He woke to the slamming of the front door of the room next to him. One of the joys of living in a motel; you could often hear all that went on in the rooms around you own. Riley actually did not mind this. He liked, and he knew his mother would not approve, listening to what was going on. He liked the sounds of others living their own lives, maybe because it distracted him from the fact that he was only barely living his.

He listened now, trying to work out what was happening in the next room. He heard two deep voices belonging to, he guessed two guys. One voice was raised a little, and they were making a commotion; clattering of furniture, banging sounds, and the occasional moan. Riley smiled to one side of his mouth, imagining just what might be happening at the other side of the wall.

He was a little disappointed, if truth were known, when barely minutes later, all was silent once again. More awake than he cared to be given the time of night, he decided to patrol, hoping that the coupling of fresh air and physical exertion might tire him out again.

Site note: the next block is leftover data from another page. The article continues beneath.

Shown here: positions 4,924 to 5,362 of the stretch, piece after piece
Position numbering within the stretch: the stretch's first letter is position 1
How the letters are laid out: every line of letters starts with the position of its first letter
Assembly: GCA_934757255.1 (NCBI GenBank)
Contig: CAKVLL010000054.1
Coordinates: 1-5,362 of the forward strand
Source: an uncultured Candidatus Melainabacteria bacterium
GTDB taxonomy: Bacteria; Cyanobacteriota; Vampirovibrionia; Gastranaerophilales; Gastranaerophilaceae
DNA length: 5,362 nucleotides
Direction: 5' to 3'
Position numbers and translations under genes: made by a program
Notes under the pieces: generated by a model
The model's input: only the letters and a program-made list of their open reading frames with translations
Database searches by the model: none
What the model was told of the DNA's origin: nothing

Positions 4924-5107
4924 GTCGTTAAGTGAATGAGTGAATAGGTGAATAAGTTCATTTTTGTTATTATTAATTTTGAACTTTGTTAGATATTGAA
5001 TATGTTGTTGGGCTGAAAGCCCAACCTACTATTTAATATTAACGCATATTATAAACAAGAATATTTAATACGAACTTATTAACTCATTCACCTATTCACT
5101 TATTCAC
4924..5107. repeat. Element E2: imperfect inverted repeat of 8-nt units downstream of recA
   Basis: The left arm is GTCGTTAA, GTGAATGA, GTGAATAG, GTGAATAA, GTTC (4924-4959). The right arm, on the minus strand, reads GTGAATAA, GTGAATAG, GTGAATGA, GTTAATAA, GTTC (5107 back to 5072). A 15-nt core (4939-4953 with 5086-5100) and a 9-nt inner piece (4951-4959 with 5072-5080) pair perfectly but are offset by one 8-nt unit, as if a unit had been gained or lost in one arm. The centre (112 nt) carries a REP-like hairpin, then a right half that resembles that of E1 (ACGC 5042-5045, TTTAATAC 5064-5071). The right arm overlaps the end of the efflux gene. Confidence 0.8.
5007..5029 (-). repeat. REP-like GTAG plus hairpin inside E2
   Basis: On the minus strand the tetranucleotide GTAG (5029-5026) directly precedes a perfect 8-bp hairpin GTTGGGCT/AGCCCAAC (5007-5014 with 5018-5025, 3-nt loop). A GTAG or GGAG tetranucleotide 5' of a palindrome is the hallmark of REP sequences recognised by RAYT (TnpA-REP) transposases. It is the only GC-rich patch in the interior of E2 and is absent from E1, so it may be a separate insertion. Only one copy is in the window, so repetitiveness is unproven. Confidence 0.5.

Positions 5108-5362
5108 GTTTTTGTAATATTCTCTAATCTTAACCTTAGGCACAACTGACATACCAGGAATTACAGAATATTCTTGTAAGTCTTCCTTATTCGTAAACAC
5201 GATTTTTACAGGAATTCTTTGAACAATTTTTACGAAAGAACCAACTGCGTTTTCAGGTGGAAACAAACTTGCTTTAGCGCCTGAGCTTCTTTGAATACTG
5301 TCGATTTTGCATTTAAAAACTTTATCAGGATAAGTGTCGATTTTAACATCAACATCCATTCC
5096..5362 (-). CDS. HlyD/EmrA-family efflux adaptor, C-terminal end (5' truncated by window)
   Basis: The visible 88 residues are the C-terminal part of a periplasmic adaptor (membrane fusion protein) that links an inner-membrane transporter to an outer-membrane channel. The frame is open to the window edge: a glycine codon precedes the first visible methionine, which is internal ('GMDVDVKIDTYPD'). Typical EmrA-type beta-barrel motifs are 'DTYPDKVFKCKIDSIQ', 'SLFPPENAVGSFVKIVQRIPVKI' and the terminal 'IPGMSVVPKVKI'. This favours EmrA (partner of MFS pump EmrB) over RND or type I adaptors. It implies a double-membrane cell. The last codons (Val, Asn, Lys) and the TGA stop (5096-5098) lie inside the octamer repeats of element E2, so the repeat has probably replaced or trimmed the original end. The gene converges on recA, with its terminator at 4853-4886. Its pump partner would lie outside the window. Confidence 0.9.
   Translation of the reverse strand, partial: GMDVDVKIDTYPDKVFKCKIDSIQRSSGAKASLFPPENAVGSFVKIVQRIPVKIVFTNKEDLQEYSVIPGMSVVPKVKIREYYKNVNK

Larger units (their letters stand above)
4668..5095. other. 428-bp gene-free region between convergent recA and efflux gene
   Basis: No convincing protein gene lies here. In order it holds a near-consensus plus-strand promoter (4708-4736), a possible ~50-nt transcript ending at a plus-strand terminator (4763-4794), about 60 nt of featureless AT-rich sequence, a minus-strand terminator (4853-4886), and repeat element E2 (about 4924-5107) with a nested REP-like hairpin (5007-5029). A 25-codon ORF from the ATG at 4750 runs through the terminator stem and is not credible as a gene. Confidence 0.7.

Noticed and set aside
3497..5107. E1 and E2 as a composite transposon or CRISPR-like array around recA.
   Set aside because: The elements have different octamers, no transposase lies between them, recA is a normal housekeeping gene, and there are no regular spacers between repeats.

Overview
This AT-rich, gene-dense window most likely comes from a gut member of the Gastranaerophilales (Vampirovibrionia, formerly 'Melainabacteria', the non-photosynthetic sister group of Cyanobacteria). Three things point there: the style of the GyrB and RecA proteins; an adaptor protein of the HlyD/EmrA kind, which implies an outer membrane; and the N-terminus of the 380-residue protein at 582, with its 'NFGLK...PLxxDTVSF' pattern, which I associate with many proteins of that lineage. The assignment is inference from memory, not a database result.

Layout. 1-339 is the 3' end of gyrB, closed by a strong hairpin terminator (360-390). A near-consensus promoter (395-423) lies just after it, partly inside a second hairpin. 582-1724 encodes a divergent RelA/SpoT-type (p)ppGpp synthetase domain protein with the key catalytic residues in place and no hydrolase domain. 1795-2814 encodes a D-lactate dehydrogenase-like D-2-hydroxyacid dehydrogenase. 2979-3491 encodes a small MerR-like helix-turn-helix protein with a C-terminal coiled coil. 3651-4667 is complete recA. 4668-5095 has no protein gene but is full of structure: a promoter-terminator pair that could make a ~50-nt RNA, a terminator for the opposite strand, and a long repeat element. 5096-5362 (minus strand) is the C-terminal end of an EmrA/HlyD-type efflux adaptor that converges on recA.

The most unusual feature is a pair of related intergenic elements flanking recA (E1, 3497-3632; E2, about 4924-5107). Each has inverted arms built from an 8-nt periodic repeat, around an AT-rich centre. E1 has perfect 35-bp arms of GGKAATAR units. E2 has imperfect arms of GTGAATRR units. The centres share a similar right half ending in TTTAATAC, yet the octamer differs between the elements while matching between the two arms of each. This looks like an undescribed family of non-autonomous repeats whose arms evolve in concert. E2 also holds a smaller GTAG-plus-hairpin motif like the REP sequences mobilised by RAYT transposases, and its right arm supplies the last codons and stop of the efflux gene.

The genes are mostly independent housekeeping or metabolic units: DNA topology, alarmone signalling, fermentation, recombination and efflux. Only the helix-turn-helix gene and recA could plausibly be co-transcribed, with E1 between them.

It was, much to Riley’s dismay, a slow night. He’d been walking aimlessly for forty minutes and not found even a lowly vampire. The biggest threat he’d come across was a particularly large, drunk woman, vomiting down the side of a laundrette. He had to smile; he’d been attracted the dim street lights reflecting off what turned out to be her sequined top that he guessed was several sizes to small. Nothing supernatural there, he’d mused, unless you count the possibility that she had to use magic to fit her abundant flesh into the skimpy garment.